I’ve been a Dave Ramsey fan since I first discovered him during COVID. Anyone who listens to my podcast knows I reference his work often and very much agree with his money advice.
Wanna get out of debt? I highly recommend Dave’s 7 Baby Steps.
Need a great online budgeting tool? You can’t go wrong with Dave’s EveryDollar Budget App.
In fact, as a marriage and relationship coach I often encourage my clients to follow Dave’s plan. Most couples who reach out to me use the phrase “his and hers,” rather than “ours,” in reference to their money, and I point out that that’s the problem right there. Married couples cannot get ahead financially and relationally if they don’t pool their finances and aren’t working toward the same goal.
But if you’re a parent who’s looking for advice on how to stay home with the littles while simultaneously trying to get out of debt, don’t call The Ramsey Show.
To be fair, Dave almost always encourages parents to stay home with the kids if that is what they want to do. Where he gets it wrong, big time, is when he tells parents that it makes no difference if one of them is home or not during the first three years because kids that age “don’t know the difference” anyway.
As an example, on this episode, Dave tells a mother with student debt who wants to stay home with her two-year-old that the time to work like a mad dog is when kids are “little bitty” because “they don’t even know” [that their parents are absent].
“I’m not a child development expert, but they’ll live while you go crazy [working] for a short period of time so that when they’re six you can be available.”
This is just one of countless similar calls, and Ramsey’s “personalities” have been schooled accordingly. They all give great advice in their respective areas; but when it comes to early child development, they follow suit with Dave. Here’s a comment from career coach Ken Coleman:
“I get that you’ve got small kids,” he tells a husband and father who’s struggling with whether or not to make a job switch,” but they’re small kids. They don’t know how much time you’re spending with them.”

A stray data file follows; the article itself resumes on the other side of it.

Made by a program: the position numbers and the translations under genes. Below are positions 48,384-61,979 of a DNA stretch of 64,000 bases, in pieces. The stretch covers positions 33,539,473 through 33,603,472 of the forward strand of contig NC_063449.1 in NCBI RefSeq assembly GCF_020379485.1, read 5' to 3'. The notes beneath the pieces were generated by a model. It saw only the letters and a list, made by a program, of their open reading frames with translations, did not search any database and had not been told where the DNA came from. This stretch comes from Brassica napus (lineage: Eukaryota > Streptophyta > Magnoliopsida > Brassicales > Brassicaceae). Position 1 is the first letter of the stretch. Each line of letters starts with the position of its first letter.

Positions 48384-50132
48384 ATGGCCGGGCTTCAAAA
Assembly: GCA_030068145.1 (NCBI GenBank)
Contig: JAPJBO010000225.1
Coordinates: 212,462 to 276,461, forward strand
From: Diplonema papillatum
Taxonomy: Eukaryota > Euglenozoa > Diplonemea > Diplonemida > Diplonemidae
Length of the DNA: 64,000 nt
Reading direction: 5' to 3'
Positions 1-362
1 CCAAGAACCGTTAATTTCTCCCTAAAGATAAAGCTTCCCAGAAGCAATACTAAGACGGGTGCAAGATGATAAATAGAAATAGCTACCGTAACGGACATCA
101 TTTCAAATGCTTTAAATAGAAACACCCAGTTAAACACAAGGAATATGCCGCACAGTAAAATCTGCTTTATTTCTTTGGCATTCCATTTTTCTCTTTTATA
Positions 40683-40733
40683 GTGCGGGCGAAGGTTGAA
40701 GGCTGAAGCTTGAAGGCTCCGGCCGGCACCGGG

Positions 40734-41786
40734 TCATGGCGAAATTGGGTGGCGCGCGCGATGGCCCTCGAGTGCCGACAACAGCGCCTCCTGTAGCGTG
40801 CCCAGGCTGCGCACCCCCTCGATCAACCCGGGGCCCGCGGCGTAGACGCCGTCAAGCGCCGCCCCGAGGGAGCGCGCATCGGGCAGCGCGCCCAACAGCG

To which Dave adds, “The kids will be fine.”
I’m all for getting out of debt, but this is terrible advice. If the choice is to live with debt five years longer and be present for your babies and toddlers, versus prioritizing debt and being absent in the early years, the former must win out every time.
This is good for the child, for the parents, and for society.
Of course, this assumes one understands the significance of what goes on in the early years, which Ramsey does not. While he was busy building his empire, his wife Sharon was home with their three kids, doing all the work that goes into building emotionally healthy humans. In fact Dave talks openly about those days, saying his wife felt like a single mother because Dave was never around.
Countless moms and dads have called in to The Ramsey Show with questions about work-life balance and parents’ ever-present guilt and stress, and Dave’s response is always the same: “Ditch the guilt” or “The kids will be fine.”
Actually, Dave, the kids won’t be fine.
The widely held belief that babies are resilient is just flat-out false. A mother’s presence in her child’s life during the first three years greatly improves the chances of his or her growing up emotionally healthy, happy and secure. If she is not physically and emotionally present, a child is at a much higher risk for social, emotional, and developmental issues—both immediate and in the long term.
This is a provocative truth in this day and age. But it’s crucial that young women, and young parents, have this vital information in their back pocket, as being aware of it will allow them to map out their lives accordingly.
It’s one thing to give a nod to parents who stay home, thinking it’s cute or sweet that they want to do so—as if that’s the end of the conversation. In reality, avoiding the work that goes into this task can result in a lifetime of problems and a boatload of parental regret.
Today’s America is saturated with adults who never bonded with their primary parent because he or she (usually she) was either emotionally unavailable or simply never around.
Few high-profile people, on both sides of the political aisle, have the courage to address this subject. Fortunately, there is one. For those who want to understand more about the significance of the early years, I highly recommend psychoanalyst and parenting expert Erica Komisar, author of Being There: Why Prioritizing Motherhood in the First Three Years Matters.
In the meantime, Dave & Co. should stick with what they do spectacularly well: giving money advice.